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Dublin: 6 °C Tuesday 12 November, 2019
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They said they'd be cutting taxes and they have. Here's where the savings are:

After all those kites, here’s the meat of what’s being brought in by the coalition….

Updated 6.15 pm

FINANCE MINISTER MICHAEL Noonan has finally confirmed what’s being done to change income tax rates for hard-pressed middle-earners.

The higher rate of income tax is to be cut from 41% to 40%.

Changes to both the Universal Social Charge rates and their income bands will also mean tax relief.

The changes reduce the 52% top marginal rate of tax (when income tax, PRSI and USC are combined).

At present, the USC is a direct taxation payment taken off a worker’s pay packet if they earn over €10,000 a year. The charge is levied at three separate rates:

  • At 2% on the first €10,036.
  • At 4% on income between €10,036 and €16,016.
  • At 7% on income above €16,016.

The entry point at on that bottom rate is now to be raised to €12,000 taking an estimated 80,000 workers out of the payment bracket altogether according to Finance Minister Michael Noonan.

In essence, it means that anyone earning below €12,000 will not be subject to USC.

The bands will also be changed so that the higher rates kick in at higher levels, reducing peoples’ tax burdens.

The entry rate for the second rate of USC is to be increased from €10,036 to €12,000, the upper ceiling on this band will be €16,000.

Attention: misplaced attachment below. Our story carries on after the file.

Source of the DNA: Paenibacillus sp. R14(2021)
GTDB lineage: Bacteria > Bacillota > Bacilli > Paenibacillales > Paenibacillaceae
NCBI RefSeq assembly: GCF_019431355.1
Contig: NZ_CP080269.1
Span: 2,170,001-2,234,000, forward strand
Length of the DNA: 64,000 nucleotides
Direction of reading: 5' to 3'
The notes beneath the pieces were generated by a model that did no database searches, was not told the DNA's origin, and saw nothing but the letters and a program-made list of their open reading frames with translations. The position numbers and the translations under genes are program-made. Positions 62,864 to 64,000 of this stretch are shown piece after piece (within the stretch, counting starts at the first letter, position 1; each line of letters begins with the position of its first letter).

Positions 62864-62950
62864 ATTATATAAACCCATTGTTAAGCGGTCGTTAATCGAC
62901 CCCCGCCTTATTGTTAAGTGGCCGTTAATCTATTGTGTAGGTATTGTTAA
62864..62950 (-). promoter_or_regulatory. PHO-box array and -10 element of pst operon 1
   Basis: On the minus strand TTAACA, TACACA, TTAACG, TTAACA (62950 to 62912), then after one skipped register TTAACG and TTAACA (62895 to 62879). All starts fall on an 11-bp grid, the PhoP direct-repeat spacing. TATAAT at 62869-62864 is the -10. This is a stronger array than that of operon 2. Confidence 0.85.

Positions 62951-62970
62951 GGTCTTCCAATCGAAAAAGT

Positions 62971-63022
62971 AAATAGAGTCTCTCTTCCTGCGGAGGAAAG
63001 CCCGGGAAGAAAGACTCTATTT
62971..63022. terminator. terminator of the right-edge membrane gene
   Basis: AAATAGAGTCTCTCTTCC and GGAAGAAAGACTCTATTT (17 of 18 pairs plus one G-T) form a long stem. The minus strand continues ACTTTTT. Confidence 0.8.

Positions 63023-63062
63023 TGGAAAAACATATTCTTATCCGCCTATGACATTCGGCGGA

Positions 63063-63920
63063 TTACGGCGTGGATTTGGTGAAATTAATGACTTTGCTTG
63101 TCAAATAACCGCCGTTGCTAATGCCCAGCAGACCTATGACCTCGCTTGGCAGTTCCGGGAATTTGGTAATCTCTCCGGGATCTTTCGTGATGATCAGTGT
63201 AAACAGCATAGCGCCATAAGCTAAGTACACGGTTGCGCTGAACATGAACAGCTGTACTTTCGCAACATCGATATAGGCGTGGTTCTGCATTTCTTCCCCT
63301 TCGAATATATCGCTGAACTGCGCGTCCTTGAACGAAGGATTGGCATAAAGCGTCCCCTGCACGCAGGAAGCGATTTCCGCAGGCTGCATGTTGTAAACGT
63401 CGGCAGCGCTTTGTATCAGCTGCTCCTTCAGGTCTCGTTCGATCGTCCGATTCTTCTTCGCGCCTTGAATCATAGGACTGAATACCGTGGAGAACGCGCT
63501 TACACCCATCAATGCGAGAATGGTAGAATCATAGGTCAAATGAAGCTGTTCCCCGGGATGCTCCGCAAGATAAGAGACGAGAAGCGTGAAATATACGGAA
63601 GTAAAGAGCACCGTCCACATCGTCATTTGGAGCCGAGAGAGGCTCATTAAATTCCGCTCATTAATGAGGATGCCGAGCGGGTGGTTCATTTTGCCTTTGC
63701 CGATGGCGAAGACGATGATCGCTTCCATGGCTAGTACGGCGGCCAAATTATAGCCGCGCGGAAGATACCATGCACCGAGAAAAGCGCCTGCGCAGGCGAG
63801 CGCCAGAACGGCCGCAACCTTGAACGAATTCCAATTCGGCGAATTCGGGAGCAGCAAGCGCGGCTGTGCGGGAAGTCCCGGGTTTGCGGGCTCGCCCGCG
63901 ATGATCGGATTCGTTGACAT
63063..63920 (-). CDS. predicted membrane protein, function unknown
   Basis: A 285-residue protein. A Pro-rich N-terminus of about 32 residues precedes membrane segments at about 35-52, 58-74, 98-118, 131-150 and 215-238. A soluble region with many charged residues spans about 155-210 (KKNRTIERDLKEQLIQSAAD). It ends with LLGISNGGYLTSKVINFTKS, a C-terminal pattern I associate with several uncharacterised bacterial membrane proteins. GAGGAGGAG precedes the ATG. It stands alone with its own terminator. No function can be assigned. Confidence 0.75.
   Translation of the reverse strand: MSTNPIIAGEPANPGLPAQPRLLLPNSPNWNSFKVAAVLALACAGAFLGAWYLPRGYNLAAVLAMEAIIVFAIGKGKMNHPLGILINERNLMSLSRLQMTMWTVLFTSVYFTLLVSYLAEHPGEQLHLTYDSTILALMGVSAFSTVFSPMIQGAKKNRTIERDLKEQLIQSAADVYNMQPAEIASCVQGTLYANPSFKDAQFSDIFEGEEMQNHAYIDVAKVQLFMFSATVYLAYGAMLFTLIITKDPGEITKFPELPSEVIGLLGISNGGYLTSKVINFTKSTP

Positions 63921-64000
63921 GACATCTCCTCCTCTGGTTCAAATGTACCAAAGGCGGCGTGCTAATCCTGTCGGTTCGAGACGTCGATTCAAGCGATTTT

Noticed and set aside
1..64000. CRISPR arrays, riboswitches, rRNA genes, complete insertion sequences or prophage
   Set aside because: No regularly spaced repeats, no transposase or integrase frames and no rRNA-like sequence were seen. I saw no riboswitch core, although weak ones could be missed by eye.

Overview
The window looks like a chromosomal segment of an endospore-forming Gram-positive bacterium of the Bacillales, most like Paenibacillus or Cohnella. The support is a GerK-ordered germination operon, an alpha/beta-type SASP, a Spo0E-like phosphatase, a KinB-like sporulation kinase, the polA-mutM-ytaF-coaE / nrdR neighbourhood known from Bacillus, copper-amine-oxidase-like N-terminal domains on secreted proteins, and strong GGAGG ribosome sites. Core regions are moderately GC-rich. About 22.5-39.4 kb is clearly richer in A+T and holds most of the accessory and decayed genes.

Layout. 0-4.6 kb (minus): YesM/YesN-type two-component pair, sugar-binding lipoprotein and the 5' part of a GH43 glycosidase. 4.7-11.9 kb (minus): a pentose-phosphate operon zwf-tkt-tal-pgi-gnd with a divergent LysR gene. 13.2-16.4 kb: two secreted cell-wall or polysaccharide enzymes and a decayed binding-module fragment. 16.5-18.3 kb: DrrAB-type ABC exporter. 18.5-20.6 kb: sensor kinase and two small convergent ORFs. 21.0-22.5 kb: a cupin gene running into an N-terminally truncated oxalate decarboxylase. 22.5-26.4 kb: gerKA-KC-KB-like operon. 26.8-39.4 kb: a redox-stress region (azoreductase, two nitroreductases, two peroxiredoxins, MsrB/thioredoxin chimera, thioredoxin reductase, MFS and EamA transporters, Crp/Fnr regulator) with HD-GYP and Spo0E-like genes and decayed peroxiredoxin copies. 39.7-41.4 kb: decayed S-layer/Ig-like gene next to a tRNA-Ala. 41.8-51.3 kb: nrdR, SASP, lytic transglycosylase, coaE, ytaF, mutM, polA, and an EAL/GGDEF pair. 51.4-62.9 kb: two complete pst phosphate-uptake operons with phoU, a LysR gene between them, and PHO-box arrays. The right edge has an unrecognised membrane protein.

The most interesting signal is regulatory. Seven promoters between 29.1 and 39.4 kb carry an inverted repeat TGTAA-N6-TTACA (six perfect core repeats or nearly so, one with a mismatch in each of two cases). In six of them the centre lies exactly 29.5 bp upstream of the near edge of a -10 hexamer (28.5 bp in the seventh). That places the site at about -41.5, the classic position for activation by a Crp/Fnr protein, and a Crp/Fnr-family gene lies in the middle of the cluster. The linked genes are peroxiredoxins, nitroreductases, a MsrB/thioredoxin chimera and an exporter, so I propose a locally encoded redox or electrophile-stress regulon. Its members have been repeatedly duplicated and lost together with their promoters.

It means that, for anyone who earns over €12,000, the higher rate of USC will now be on income over €12,000 and not €10,036 as it is presently.

The rates themselves are also set to change:

  • The 2% rate is down to 1.5%.
  • The 4% rate is down to 3.5%.

A fourth rate of USC is now to be added at 8% on earners above €70,000.

Minister Noonan also announced that self-employed income in excess of €100,000 is to be subjected to a USC rate of 11%.

Informing the Dáil of the tax changes today, Finance Minister Michael Noonan said that people earning the minimum wage will now face a maximum USC rate of 3.5%.

For a couple earning €50,000 each it will mean an additional €100 each in their pockets per month, he said.

“These changes enhance the progressivity of our income tax system with the top 1% of income earners now paying 21% of all income tax and USC collected. In contrast, the bottom 76% of income earners will pay 20% of the total,” Noonan told deputies.

Income tax reduction = job creation?

The cut to the higher rate of income tax had been well flagged in advance of today’s budget speech and been partly touted as a way of counteracting the phasing out of the ‘double Irish’ tax incentive for multinationals.

Analysts had speculated that the decision to cut the top rate of tax was also taken as a way of stimulating job growth by encouraging multinational companies to base themselves here with the lure of lower taxes for executives.

Noonan told the Dáil that that these tax changes will make work attractive and estimated that they would directly boost employment by 15,000 by 2018.

- With reporting from Daragh Brophy

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 Read: Aaron McKenna: There’s only one sensible thing to do in this budget – cut taxes >

Read: No bank staff hit with higher USC charge on bonuses since 2011 >

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Rónán Duffy

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